The local state and restructuring social relations theory and practice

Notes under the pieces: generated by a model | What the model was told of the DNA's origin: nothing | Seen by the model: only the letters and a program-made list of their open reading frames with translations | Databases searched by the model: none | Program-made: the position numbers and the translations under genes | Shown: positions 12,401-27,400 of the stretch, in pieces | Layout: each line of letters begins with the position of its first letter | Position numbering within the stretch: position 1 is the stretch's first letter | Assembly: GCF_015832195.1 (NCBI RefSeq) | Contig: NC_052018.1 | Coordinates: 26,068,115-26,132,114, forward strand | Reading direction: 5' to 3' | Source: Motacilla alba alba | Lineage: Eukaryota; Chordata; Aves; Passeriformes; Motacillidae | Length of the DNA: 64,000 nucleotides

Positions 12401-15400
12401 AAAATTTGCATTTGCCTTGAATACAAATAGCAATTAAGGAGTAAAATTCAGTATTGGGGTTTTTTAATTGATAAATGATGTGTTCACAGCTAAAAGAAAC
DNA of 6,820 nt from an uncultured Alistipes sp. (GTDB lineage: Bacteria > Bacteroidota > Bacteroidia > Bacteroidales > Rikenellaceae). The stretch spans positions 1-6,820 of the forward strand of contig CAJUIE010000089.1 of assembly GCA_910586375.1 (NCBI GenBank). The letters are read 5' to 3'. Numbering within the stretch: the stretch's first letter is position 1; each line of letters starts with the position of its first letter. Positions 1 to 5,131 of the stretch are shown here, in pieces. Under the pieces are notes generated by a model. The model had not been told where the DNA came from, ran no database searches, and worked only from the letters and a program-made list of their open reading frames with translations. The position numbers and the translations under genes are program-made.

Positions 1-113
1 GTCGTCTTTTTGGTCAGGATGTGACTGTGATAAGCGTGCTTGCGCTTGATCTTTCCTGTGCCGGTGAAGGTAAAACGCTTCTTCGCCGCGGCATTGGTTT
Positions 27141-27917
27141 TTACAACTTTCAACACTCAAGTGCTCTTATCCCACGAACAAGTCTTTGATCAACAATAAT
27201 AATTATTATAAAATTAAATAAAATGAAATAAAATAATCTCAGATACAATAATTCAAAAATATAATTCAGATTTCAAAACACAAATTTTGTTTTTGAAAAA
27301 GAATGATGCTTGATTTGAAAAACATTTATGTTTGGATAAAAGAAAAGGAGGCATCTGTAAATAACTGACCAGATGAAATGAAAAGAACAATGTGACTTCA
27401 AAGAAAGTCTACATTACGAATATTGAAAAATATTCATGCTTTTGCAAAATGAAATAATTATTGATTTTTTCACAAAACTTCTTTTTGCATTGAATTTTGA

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<ul><li><p>The local state and restructuring social relations theory and practice </p><p>by S. S. Duncan and M. Goodwin </p><p>I Introduction: problems and objectives </p><p>Despite the fact that the term local state has become quite fanuliar, not to say popular, since the publication of Cockburns book of that name in 1977, the concept still remains rather uncertain in its usage and application. The term itself could equally refer to autonomous local state or local institution of the central state, and both meanings are present in the literature. Confusion is not confined to the semantic level, but also results from conflicting and imprecise ideas of the status of the concept in relation to historical events and to theoretical interpre- tations of the capitalist state as a whole. Consequently, it is difficult t o apply the concept to empirical research except in a general, prescriptive way - the local state distinguishes a particular area of interest in the real world which can be subjected to analysis. Local refers to the importance of local variations in action and consciousness, state t o the links with national processes, and also to the style of analysis - traditional pluralist and positivist policy analysis rarely speaks of the capitalist state, still less does it overtly see the nature of the state as part of the problem. </p><p>However, the use of the concept in this way still begs the question: what is the meaning of local state over and above local government? In most discussions local state can easily be replaced by local government with little effect on the argument (and sometimes writers slip from one term to the other with little clear rationale). So why use local state at all, if the two terms are interchangeable? Or is this just another case of radical rhetoric? </p><p>Our contention in this paper is that more use can be made of the concept local state than just denoting a methodological approach or an area of social and political interest. In order to utilize the concept, however, it is necessary to relate the use of local state t o overall concepts of social relations and social change. Accounts often (if usually implicitly) see the local state as a static thing, more a set of physical institutions than a process of social relations. However, rather than concentrate on descriptions of things or structures which are essentially outcomes of social processes, we feel it is more profitable to focus on the social relations themselves. It should then become more possible to explain the nature </p></li><li><p>158 The local state and restructuring social relations: theory and practice </p><p>of state actions and changes in them. For rather than given, apparently autonomous and socially inexplicable changes in institutional things, state forms and actions become a part of changing relations between groups of people. (For a wider dis- cussion of the concept of social relations, especially capitalist state relations, see Duncan and Goodwin, 1982; Dickens et al., forthcoming.) </p><p>When used in this way, the concept of the local state should be able to provide an aid in the search for an adequate analytical understanding of local-central re- lations, and the problem of local government, in franchise democracies. We aim to evaluate this claim below, first by developing further the concept of the local state, and then by using it to look at crucial periods of change in central-local relations in Britain. Finally, we hope this will enable us to provide some historical and social explanation of current policy over and above description of legislative change alone. For just as the capitalist state is a historically formed social relation, so are state institutions at the local level; we cannot expect given and unchanging local state forms. Instead, local level state institutions are constantly being re- structured, and this change is not at all independent of changes in the form of capitalist social relations. Nor, as the term relations implies, is this process ne- cessarily functional for capital; still less is it merely the progress of an overall plan ordained by some supercapitalist - the state. Rather, as we shall see, local govern- ment and other subnational state institutions in Britain emerged as part of con- flict and compromise between intimately linked groups of varying interests, ideas, and powers. There may have been hbalance of power; passivity there was not. </p><p>We shall try to outline this process of restructuring, both conceptually and historically. This project seems particularly important in the present context. Current Conservative policy amounts to a major reorganization of both local government itself (greater than 1974), and of local-central relations (see Stewart, 1980). This has been recognized by political commentators both on the right and the left who have seen the threat of the complete abolition of local govern- ment (local autonomy?).l Moreover, this current body of legislation displays in </p><p>See Burgess and Travers (1980); Hird and heen (1980); McAllister and Hunter (1980) for detailed accounts of the Local Government, Planning and Land Act, which received royal assent on 13 November 1980 after considerable delay and opposition. But what better than to quote from parliamentary debates on the Bill, thus Lord Mishan (a Labour peer) said </p><p>If provisions like this are passed by Parliament, then one had better alter the name of local authorities because I do not know what authority they are left with. They ought to be called local agents for national government (quoted in me Guardian, 9 July 1980). </p><p>Or Geoffrey Ripon (a leading Conservative MP): </p><p>this Bill, and its financial provisions in particular . . . constitutes a threat to local de- mocracy (quoted in Cheetham, 1980). </p><p>A. Beaumont-Dark (a Conservative backbencher) can provide our conclusion: </p><p>It is unique to have a bill on which all local government associations of whatever com- plexion are sensibly united against the Governments measures. </p><p>It is also unique that no-one outside the Government has spoken up for the Bill (quoted in Jacobs, 1980). </p></li><li><p>S. S. Duncan and M. Goodwin 159 </p><p>an acute and overt manner some of the general contradictions of state policy and of state institutions. In the very same speech - speaking as Secretary of State - Michael Heseltine can say first: </p><p>Local government must be very clear about the implications of deciding either deli- berately to ignore or t o fight against measures which a democratically elected govern- ment wants to see achieved for the longer term interests of the nation . . . if individual authorities choose that path it must be open to me to take whatever action I feel is nec- essary to secure our essential ends. This is not intended as a threat. It is simply a reflec- tion of the importance of success (Secretary of State, 18 July 1979, para. 15, quoted in Stewart, 1980). </p><p>Seven paragraphs later, he continues: </p><p>We will sweep away tiresome and expensive controls over local government. Local councils are directly elected. They are answerable to their electorate. They do not need, they do not want, the fussy supervision of detail which now exists. I am determined to clear the way for local action at all levels (ibid., para. 22). </p><p>Description of legislative changes alone cannot explain why policy can be internally contradictory, even less how one facet relates, contradictorily, to the other. Both must be related to something else, the dimension of social relations underlying state action. This, perhaps, is where the value of the concept local state may lie. </p><p>11 The capitalist state and theorizing the local state </p><p>Our essential aim is to develop an abstract account of the local state in capitalist society, which can then be used in the analysis of real situations. A successful theory should be able to relate historical differences and changes to those social processes crucial in causing such specific situations. And, if these crucial processes are different for national and subnational state institutions, then we can talk about a theory of the local state. </p><p>In order to do this we need to carry out two major tasks. First of all, we need to indicate the nature of those social relations institutionalized in the capitalist state; why are relations of production, the family and the community not suffi- cient for the reproduction of society in advanced capitalism? We must understand the specificities of the state as a particular form of capitalist social relations. Second, given that some of the social relations of capitalist society do partly take place in - and change their form in - state institutions, we must clarify whether these transcended relations also have a local dimension. That is, do local social transactions take place in local state institutions, specific to local areas and auton- omous from those taking place in the national state. We are asking, in other words, if social relations and social consciousness (especially class relations and class consciousness) are unevenly developed and if so, does this matter to the develop- ment of a local level of state institutions? </p></li><li><p>160 l%e local state and restructuring social relations: theory and practice </p><p>1 Existing accounts of the local state </p><p>Our initial analysis of preexisting theories of the local state (see Duncan and Goodwin, 1982) concluded that the inadequacies of radical work in answering these questions largely stemmed from a concentration on things (such as functions or institutions) rather than the social relations that give rise to such things. Cockburn (1977) and Saunders (1979, chapter 4) seem alone in making explicit attempts to provide a theoretical account of the local state in capitalist society, and both show this inadequacy well. Others, whde talking about local state institutions, in fact, make no distinction between national and local states. The former is simply applied to the local level as if the two were interchangeable. </p><p>To return briefly to Cockburn and Saunders, two overall conclusions can be drawn whch are both important for the development of our argument. First of all, accepting that we should not expect a one-to-one correspondence between causation and hstorical outcomes (cf. Sayer, 1982), in virtue of what is the capi- talist state able, or caused, to carry out apparently given functions? (Such as social reproduction, or providing physical infrastructures.) Relative autonomy, however expressed, is no good answer. All this concept does is to replace empirical questions (e.g. What are the limits to particular state actions?) with a theoretical definition which at the same time lacks a theoretical basis. Such a basis might be, for example, a theory of those crucial processes which actually make capitalist states relatively autonomous. Rather, all that is designated by the term is a certain room for man- oeuvre within constraints. This is fair enough in itself, perhaps, but it completely lacks any reference to mechanisms actually enabling, or causing, the capitalist state to act or function in particular ways. This is why, in practice, relative auto- nomy often comes to depend on an economic determinism of the last resort. But usually either the links of this determination remain unspecified (so that it can only be rhetorical) or the determination actually becomes the simplistic deter- minism of the first resort. A firm basis for such claims can only be provided by analysis of the external and internal social relations of states. Second, why cannot the capitalist state institutionalize contradictory functions and processes? As Miliband (1 969, 49) pointed out in a crucial insight subcentral. government is at the same time both instrument of central control and obstacle to it. This essential perception, which has become lost in the more recent literature, becomes more possible to maintain if we begin with the analysis of social relations, rather than with a description of things. </p><p>Indeed, the contradictory nature of the capitalist state, summed up in the tension between democracy and control, is a major feature which runs throughout the paper. It was brought out clearly by Heseltines speech and appears promin- ently in later discussions on the restructuring of local-central state relations. If the local state is viewed as a dialectical process of social relations, rather than as a functional institution, it becomes possible to examine it as simultaneously agent and obstacle instead of reducing it merely to agent. </p><p>2 The capitalist state and class relations In this section we aim to sketch out those crucial social relations which produce </p></li><li><p>S. S. Duncan and M. Goodwin 16 1 </p><p>the capitalist state. Perhaps the essential preliminary idea is that capitalist states have developed historically as one part of the social relations between subordinate and dominant classes. They did not suddenly appear as an autonomous entity standing above society in order to regulate the squabbles of competing capitals, nor were states just called into being by dominant classes as a convenient tool in their subordination of other classes. Capitalist states might have these functions (among others), but, by definition, dominant class behaviour, and indeed its very existence, rests upon its relationship with subordinate classes. Similarly, capitalist states may well fail in carrying out these functions, or may indeed make a mess of things for capital. There is no guarantee whatsoever that British monetarism will be in any way functional for British capital, either in terms of relations with other capitals or with subordinate classes. Rather our theory should be able to problematize why state actions can be functional for capital, and why this is not guaranteed. </p><p>A linked idea is that class relations in the state should not be seen as somehow divorced from class relations elsewhere, such as those at work. This is partly be- cause production relations and economic changes themselves depend upon wider class relations, such as those of ownership and control. These wider relations also underly the development of states, and capitalist states are deeply involved in them, In this way an economic crisis can never just be economic. It is a crisis of class relations - not just in the workplace, but in the class relations of domin- ance, ownership and control in general. The present situation in Britain is a good example of this. The Conservative governments attempt to solve the economic crisis is overtly linked to the need to reduce the power of the unions, to reduce the autonomy of local government and, even, to send women back into the home. </p><p>Similarly, the reproduction of the economic (more accurately, the repro- duction of capital which is a social relation) depends on the reproduction of the working class and its relationship with dominant classes. This is a basic part of Marxs theory of capitalism, although such interlinkages are often neglected in marxist work. We might add, however, that this implies th...</p></li></ul>